You’re 50+, it has become difficult to keep your strength up like you could in your 30s and 40s. Your bone density is trending downwards, your ability to heal from fractures, sprains, surgeries and concussions is worse with each passing year..., and you suffer a fall.
November is Falls Prevention Month. Click the following link which will take you to an article I wrote for Banff Sport Medicine, which offers numerous tips and tricks to help you and your love ones prevent life altering falls and injuries.
New Role: Lead Physiotherapist
It's been a busy last 6+ months of applying, interviewing, accepting a new role, and helping to establish a new clinic! I'm happy to announce my upcoming transition to work with an amazing team of orthopaedic surgeons, sport medicine physicians, physiotherapists and administrative staff. The newly constructed space at the Shops of Canmore will provide the footprint required to coordinate comprehensive, individualized, effective and collaborative treatment for all clients.
Since 2004, I've been involved in the health and fitness industry. Each step of my career progression has been marked by a desire to learn more, and create a positive impact on my clients and colleagues. In my new role I look forward to encouraging growth and collaboration amongst the physiotherapy team and the greater healthcare team of physicians and researchers.
We are slated to start accepting Physiotherapy clients August 29, 2022. For more details, follow my Facebook page, Banff Sport Medicine Foundation's Facebook page or visit https://banffsportmed.ca/were-moving-and-expanding!
Recovering from an injury can be a nuanced process - there are some symptoms that you should listen to and others that aren’t so important, poor information abounds during searches on Dr. Google, there are friendly recommendations to try certain products, drugs or stretches, and just when you think it is okay to resume your normal activities pain may re-surge. It can be confusing…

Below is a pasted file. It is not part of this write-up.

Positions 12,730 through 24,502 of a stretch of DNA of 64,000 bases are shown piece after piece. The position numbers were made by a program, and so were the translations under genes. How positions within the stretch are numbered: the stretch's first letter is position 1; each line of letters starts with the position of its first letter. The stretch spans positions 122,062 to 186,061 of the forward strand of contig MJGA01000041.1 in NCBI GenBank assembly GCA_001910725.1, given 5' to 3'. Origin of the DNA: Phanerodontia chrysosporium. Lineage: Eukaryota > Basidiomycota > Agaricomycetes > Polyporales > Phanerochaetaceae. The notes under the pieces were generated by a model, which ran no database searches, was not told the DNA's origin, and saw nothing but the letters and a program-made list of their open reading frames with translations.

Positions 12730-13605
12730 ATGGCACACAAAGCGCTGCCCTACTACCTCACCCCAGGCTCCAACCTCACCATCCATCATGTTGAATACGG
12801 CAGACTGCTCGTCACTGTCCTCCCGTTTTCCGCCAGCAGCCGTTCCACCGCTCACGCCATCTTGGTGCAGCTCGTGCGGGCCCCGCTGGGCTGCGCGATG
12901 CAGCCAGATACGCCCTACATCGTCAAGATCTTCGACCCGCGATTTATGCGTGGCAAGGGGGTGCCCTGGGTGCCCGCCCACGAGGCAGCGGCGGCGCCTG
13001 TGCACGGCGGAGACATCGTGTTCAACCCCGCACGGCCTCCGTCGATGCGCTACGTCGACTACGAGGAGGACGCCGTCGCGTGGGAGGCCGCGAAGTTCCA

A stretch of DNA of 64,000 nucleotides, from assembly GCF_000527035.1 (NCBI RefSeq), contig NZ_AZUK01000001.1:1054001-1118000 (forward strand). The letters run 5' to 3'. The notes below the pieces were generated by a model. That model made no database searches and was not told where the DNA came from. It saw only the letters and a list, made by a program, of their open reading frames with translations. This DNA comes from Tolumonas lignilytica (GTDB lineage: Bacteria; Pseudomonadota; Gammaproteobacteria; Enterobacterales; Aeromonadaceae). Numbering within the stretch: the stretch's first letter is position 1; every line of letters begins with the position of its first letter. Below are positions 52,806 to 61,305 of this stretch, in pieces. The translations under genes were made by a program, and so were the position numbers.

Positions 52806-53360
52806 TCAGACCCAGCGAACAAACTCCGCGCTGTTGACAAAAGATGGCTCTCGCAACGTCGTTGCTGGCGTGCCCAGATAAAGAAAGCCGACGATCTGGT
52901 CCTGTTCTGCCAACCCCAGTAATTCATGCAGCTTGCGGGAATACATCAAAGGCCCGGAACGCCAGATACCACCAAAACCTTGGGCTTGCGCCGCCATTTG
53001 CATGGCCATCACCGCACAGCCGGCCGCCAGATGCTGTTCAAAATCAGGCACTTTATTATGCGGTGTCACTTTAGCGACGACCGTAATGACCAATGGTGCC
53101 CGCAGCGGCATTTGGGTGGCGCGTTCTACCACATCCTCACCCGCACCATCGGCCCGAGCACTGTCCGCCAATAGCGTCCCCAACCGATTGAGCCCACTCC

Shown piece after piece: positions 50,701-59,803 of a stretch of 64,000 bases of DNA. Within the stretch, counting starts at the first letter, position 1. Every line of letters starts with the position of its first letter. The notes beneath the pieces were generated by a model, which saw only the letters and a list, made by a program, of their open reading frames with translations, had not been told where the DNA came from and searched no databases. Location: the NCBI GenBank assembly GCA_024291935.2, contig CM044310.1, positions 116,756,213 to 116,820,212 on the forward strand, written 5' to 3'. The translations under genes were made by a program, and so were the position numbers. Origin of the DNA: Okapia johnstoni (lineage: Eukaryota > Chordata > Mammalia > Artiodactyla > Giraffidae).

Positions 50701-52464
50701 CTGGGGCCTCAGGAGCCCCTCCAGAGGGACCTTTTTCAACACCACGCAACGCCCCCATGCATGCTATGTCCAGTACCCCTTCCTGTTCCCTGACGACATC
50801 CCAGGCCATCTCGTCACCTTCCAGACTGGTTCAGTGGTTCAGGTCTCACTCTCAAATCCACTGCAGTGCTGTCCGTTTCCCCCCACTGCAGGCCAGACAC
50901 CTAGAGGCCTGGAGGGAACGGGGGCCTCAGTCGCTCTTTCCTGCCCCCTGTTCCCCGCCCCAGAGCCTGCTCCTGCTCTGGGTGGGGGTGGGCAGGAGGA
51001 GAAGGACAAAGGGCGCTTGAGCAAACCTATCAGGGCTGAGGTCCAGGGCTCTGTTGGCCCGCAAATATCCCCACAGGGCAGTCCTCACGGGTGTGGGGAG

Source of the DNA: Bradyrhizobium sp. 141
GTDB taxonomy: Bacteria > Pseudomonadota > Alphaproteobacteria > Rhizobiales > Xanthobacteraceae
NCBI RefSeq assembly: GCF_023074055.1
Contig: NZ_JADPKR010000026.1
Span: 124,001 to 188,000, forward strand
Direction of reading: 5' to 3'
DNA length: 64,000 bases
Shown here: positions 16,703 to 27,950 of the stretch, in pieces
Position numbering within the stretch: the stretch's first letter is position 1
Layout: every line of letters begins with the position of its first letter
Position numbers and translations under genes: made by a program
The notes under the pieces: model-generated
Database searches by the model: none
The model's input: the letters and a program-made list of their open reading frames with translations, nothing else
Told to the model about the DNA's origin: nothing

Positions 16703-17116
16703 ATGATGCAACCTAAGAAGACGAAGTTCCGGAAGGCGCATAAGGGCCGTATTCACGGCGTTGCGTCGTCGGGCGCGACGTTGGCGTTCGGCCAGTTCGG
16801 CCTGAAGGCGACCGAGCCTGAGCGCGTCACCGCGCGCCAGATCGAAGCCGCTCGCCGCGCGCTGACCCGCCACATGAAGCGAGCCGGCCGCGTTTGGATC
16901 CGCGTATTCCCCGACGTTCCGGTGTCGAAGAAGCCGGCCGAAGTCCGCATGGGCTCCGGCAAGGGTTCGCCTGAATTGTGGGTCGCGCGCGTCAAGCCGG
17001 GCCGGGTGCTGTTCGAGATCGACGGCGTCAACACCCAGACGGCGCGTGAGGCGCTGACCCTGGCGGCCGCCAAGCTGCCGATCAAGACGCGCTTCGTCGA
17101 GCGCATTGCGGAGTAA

That being said, if you focus your attention on the overarching principles of an effective rehab, recovery doesn’t have to be complicated!
Here are few key areas that anyone can assess and will help to simply your return to wellness:
A) If you’ve sustained an injury, rehab will take time. Determining its severity can help you plan your rehab timeline. If it’s a small injury (micro-tearing or grade 1 sprain/strain), allow three days of relative rest for the injured area and slowly start to return to your sport. If it was a moderate or severe injury (grade 2-3 sprain / strain, fracture), you will need more time to allow the injury’s wound margins to heal back together. Due to the magnitude of a more severe injury you will likely benefit from a support (see below) and clever ways of modifying activity/programming.
B) If you are not seeing many signs of improvement from your injury within a week, consulting a health care provider (Physio/Doctor) is a good idea. Diagnosing the injury and its severity will be important for your rehab strategy and long-term success.
A) Make sure that you perform exercises specific for your injury/dysfunction. Your exercises should address all three of the following:
A) Your recovery from an injury may be uncomfortable but it needn’t be exquisitely painful. Utilizing walking aids (crutches/cane/walking poles), braces, taping techniques, medication (oral, topical or injections) or certain types of shoes/orthotics may help to alleviate some of your pain. These supports are not be relied on for very long, but can help reduce the harmful effects of feeling too much pain during your recovery.
4. Activity level
A). Many of my clients see me because they have slow progress or are seeing no progress. This is often because #2 is not being addressed and clients are often doing too much or too little activity in their day to day life. Determining the appropriate amount of activity requires:
Creating a good rehab program is an art. Of course there are other items to consider whilst recovering from an injury, but if you can dial in these four key areas it should help with setting realistic expectations and executing a planned recovery.
As always, if you have any questions feel free to send me an email or leave a comment!
I was in Washington over the weekend cheering on a friend who was running the Orcas Island 50K - what a well run event! http://www.rainshadowrunning.com/orcas-island-50k.html
After the race was finished, one of the runners discussed fear regarding pain on the outside of his knee. Paraphrasing, he said “I have IT band pain that started up around 20km and is quite sore now. It popped up in my last 50 mile race as well.” Despite finishing top 10, his next race will be his first 100 miler and has 3 times more elevation gain than the 50km race.